Review: Air, The Olympia, Dublin
LOOKING as if they've just wafted out of a French 'Vogue' fashion spread, Parisian duo Air are the essence of Gallic sophistication.
Standing behind a stack of analogue synths, Jean-Benoit Dunckel is dashing in neckerchief and euro-trash stubble.
Strapping on a bass guitar, Nicolas Godin, meanwhile, projects a professorial inscrutability.
Naturally, both carry off the potentially disastrous pairing of white shirt and trousers with effortless panache.
Seldom has a group's sartorial sensibilities so accurately reflected their music.
Living up to every cliche in the book regarding louche French pop stars, the pair have devoted the past 12 years to turning chill-out into a respectable sub-genre.
On their latest LP, 'Love 2', for instance, they mingle Serge Gainsbourg sophista-pop with '90s French electronica.
The results are by turns beguiling and stiflingly mannered but always immaculately pieced together, so that, at times, the record resembles abstract art as much as a pop album.
By all accounts, they are something of an odd couple: Dunckel introverted and introspective; Godin more outgoing and comfortable in the world of Anglo-American music (back at home the pair are regarded as blasphemers on account of their insistence on singing in English).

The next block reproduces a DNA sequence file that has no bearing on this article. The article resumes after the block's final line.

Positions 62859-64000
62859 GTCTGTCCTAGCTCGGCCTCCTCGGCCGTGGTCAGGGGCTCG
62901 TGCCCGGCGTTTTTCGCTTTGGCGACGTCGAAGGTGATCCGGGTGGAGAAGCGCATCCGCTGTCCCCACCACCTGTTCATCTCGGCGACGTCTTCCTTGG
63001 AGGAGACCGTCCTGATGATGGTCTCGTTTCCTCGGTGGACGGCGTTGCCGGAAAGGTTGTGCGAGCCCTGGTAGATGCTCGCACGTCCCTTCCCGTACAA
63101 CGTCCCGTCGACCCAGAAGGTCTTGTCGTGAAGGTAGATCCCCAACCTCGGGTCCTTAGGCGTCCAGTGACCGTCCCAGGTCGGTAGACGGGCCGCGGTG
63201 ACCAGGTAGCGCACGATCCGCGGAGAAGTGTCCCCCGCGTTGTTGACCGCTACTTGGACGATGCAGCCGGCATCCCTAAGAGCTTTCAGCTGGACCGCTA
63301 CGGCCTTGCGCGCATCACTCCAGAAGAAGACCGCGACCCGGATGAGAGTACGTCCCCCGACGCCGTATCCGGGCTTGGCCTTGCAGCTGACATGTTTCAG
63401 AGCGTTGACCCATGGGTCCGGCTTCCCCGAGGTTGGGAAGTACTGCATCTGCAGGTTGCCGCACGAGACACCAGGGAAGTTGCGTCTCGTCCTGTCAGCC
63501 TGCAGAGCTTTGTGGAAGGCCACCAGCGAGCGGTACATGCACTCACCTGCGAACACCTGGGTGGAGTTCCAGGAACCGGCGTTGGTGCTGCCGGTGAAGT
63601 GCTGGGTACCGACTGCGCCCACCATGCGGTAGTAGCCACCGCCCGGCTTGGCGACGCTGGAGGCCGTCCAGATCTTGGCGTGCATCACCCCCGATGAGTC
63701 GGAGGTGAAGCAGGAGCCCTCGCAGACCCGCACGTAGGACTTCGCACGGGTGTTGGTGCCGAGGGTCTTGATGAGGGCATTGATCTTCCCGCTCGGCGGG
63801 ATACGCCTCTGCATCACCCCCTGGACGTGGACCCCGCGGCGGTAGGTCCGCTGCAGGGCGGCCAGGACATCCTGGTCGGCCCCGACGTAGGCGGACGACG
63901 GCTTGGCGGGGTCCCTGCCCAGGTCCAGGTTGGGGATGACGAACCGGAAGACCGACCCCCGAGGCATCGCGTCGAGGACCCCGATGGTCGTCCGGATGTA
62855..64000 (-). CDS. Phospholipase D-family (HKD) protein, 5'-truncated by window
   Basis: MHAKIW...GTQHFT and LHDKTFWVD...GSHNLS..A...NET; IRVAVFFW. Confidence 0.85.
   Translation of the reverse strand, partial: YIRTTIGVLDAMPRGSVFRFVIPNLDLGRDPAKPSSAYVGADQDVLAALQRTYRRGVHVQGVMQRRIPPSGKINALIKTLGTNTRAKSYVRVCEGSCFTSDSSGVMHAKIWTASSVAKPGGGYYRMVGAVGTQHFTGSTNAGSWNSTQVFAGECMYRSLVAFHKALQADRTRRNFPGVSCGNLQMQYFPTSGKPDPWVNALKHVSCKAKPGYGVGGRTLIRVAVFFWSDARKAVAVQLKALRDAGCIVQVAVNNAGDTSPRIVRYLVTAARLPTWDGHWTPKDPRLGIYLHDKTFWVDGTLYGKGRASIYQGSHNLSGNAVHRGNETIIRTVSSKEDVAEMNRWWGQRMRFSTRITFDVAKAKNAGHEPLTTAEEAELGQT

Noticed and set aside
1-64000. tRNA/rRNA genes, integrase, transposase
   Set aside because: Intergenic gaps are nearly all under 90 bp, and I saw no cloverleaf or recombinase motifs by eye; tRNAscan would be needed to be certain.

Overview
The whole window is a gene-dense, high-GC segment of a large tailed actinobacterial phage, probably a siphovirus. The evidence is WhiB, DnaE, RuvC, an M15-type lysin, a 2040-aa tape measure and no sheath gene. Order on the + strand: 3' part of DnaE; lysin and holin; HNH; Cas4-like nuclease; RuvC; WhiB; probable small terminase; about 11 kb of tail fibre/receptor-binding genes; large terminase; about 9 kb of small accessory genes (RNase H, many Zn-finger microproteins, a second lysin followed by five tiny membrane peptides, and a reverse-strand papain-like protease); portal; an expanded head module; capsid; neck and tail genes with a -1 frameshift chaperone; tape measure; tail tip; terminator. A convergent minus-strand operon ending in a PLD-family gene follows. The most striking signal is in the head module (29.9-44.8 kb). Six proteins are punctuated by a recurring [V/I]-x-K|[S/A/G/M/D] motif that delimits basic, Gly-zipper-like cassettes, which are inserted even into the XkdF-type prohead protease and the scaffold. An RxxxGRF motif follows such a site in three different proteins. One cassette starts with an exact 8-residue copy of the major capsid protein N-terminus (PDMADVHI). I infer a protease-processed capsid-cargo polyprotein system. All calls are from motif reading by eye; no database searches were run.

At The Olympia, however, they present a united front, breathy vocals commingling to the point where it is impossible to tell where one begins and the other ends.
Great chunks of the evening drift past like perfectly sculpted ice floes. There's lots of earnest noodling from Godin, while Dunckel shows an unexpected playful side, tinkling vocoderised 'thank yous' on his keyboard.
Occasionally, they reach for one of their handful of hits, most drawn from their 1998 debut 'Moon Safari'.
Instantly iconic, the album has weathered the years well: the twinkling 'Kelly Watch The Stars' foreshadowed the currently electro-pop vogue; 'Remember' is Kraftwerk lounging by the riviera.
Smiling conspiratorially, they start the encore with their defining smash, the still tingle-inducing 'Sexy Boy', a song which manages to be both dreamily groovy and impossible to dance to, followed by an eight-minute refit of their classic lounge anthem, 'La Femme D'Argent'.
All in all, a good Air day.